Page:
Thursday, June 04, 2009


Jamie Dimon's fighting words

This week, though, he has taken another swing at government intervention, first by reading out a fictitious letter to Treasury Secretary Tim Geithner at a conference: "Dear Timmy, we are happy to be able to pay back the $25 billion you lent us. We hope you enjoyed the experience as much as we did".

That's no more than a bit of ribald humor, perhaps. But he later followed it up by saying the U.S. should cancel half the warrants tied to Tarp investments in banks "out of fairness." That may resonate with some -- why should a bank that didn't need Tarp cash and that should be one of the first to pay it back be forced to make good on one of the attached strings that will dilute its shareholders?

But it's not as clear cut as bashing barmy changes to Tarp and PPIP. The warrants were part of the original Tarp package back in October -- and, all else aside, JPMorgan has enjoyed almost nine months of cheap money from the taxpayer.

Perhaps it's just another bold Dimon gamble -- and if the U.S. caves and cancels a portion, he'll be hailed as a hero. But sometimes staying silent on some issues can be the greater virtue.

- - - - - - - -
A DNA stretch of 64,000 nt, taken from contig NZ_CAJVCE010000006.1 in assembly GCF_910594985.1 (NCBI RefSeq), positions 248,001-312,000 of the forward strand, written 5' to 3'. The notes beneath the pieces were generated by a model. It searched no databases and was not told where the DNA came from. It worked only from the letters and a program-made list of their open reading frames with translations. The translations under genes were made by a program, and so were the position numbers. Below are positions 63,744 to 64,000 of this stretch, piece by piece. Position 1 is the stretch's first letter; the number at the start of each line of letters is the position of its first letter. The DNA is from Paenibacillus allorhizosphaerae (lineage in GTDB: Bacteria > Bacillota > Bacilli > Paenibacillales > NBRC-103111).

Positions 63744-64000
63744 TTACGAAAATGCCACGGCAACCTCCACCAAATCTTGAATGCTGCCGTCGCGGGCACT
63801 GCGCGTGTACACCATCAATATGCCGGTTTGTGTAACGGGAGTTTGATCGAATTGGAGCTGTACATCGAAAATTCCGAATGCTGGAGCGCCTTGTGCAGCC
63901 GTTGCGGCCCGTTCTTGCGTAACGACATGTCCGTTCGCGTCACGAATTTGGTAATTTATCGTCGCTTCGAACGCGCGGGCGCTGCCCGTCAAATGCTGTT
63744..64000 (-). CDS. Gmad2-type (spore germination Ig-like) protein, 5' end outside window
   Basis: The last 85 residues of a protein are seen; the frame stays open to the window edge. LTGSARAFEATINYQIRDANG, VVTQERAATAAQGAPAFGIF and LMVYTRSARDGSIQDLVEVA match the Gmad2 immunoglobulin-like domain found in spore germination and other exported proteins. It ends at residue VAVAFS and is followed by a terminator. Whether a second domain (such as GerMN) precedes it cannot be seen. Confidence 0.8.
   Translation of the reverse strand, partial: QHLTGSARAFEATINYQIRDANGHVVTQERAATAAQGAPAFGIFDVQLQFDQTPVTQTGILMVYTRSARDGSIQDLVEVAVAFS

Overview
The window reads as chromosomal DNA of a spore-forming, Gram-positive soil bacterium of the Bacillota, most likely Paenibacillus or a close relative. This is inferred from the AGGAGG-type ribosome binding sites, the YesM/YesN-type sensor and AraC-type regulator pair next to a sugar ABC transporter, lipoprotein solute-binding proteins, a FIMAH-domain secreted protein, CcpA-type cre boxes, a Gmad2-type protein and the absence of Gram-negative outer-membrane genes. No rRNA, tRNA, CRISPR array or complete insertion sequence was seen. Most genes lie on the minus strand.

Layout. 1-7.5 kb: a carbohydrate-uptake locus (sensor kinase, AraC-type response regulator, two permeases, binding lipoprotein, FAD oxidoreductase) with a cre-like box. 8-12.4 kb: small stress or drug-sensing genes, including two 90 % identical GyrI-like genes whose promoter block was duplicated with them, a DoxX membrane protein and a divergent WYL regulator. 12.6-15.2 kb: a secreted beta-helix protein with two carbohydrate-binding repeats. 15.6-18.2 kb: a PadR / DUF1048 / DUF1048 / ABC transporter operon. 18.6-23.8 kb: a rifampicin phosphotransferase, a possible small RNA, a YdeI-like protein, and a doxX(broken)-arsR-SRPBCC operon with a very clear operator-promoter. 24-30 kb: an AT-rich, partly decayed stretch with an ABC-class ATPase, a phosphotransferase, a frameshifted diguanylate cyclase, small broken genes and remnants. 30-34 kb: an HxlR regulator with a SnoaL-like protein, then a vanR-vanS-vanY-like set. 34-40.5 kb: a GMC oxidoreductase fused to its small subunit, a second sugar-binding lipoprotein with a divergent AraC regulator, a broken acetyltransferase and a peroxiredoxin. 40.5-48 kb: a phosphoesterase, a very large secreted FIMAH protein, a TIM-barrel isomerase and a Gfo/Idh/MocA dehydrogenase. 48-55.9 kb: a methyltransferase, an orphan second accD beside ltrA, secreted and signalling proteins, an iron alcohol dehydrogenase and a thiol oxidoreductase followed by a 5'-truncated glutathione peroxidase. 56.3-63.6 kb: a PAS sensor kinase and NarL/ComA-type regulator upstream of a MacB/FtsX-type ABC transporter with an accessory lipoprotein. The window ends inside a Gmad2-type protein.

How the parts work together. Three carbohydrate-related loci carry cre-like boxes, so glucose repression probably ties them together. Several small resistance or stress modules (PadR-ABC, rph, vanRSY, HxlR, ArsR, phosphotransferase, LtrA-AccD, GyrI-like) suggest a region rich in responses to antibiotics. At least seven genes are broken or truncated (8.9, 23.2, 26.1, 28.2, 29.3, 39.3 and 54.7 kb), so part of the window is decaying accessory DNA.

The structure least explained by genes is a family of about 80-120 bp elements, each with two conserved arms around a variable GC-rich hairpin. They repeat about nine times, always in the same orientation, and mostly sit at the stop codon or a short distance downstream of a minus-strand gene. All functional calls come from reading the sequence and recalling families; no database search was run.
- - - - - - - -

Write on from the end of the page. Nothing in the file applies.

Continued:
I couldn't disagree more with the conclusion to this article. The gov't is trying to force the banks to accept terms which will give the gov't ownership over those banks for absolutely no reason. Many banks took TARP money because they were pressured to do so by the Fed and Treasury even though they did not require the capital. Hmmm, why would the gov't want to force banks to keep taxpayer money? Could it have to do with wanting to have a say in how these banks are run? That is the only thing that makes sense. Bankers need to loudly complain about the Obama administrations not so stealthy attempts to force themselves on the banking system. Well capitalized banks should be celebrated.


I just saw this over at Hot Air and I swear I did not know they were going to post this. Ed Morrissey makes the point that TARP and the strong arm tactics began with the Bush administration. I would be remiss if I didn't add that this was a horrible precedent and further evidence that George W Bush's conservative convictions were only an inch deep.

Some of these wanted to opt out of the TARP program earlier this year, notably Wells Fargo, Goldman Sachs, and JP Morgan. The Obama administration has thus far rebuffed those efforts, claiming that they’re not healthy enough to pay back the money. If they weren’t sick enough to need it in the first place, why can’t they pay it back now? Simple: the Obama administration likes this tool, and doesn’t want to surrender its leverage until they’re finished overhauling the American economic system to their liking.

I would love to know what Bush, Paulson et al. think about the Obama administration's use of their creation. Unfortunately, I am not sure that they would disapprove.

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